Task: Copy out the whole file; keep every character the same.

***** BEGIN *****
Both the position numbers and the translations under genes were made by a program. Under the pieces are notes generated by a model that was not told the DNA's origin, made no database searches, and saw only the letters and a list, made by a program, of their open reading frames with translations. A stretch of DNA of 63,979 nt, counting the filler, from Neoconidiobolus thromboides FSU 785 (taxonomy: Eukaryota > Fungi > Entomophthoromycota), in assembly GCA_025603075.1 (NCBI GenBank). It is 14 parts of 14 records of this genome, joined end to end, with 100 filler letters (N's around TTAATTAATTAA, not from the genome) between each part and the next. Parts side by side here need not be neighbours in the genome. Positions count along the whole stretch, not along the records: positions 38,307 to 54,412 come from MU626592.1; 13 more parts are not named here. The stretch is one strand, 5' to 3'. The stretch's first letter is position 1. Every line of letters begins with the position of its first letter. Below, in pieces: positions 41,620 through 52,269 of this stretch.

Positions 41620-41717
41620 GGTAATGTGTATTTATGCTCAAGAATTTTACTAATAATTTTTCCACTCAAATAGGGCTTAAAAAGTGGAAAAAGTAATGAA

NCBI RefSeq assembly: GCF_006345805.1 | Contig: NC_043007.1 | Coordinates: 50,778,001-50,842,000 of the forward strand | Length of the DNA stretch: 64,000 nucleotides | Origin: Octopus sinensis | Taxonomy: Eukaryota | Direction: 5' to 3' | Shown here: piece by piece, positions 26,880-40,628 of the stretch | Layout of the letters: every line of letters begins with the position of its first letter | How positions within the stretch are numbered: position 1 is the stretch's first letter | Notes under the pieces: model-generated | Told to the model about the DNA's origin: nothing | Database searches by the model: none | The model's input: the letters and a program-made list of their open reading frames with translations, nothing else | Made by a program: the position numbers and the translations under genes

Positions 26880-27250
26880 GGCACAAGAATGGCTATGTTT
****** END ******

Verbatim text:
Both the position numbers and the translations under genes were made by a program. Under the pieces are notes generated by a model that was not told the DNA's origin, made no database searches, and saw only the letters and a list, made by a program, of their open reading frames with translations. A stretch of DNA of 63,979 nt, counting the filler, from Neoconidiobolus thromboides FSU 785 (taxonomy: Eukaryota > Fungi > Entomophthoromycota), in assembly GCA_025603075.1 (NCBI GenBank). It is 14 parts of 14 records of this genome, joined end to end, with 100 filler letters (N's around TTAATTAATTAA, not from the genome) between each part and the next. Parts side by side here need not be neighbours in the genome. Positions count along the whole stretch, not along the records: positions 38,307 to 54,412 come from MU626592.1; 13 more parts are not named here. The stretch is one strand, 5' to 3'. The stretch's first letter is position 1. Every line of letters begins with the position of its first letter. Below, in pieces: positions 41,620 through 52,269 of this stretch.

Positions 41620-41717
41620 GGTAATGTGTATTTATGCTCAAGAATTTTACTAATAATTTTTCCACTCAAATAGGGCTTAAAAAGTGGAAAAAGTAATGAA

NCBI RefSeq assembly: GCF_006345805.1 | Contig: NC_043007.1 | Coordinates: 50,778,001-50,842,000 of the forward strand | Length of the DNA stretch: 64,000 nucleotides | Origin: Octopus sinensis | Taxonomy: Eukaryota | Direction: 5' to 3' | Shown here: piece by piece, positions 26,880-40,628 of the stretch | Layout of the letters: every line of letters begins with the position of its first letter | How positions within the stretch are numbered: position 1 is the stretch's first letter | Notes under the pieces: model-generated | Told to the model about the DNA's origin: nothing | Database searches by the model: none | The model's input: the letters and a program-made list of their open reading frames with translations, nothing else | Made by a program: the position numbers and the translations under genes

Positions 26880-27250
26880 GGCACAAGAATGGCTATGTTT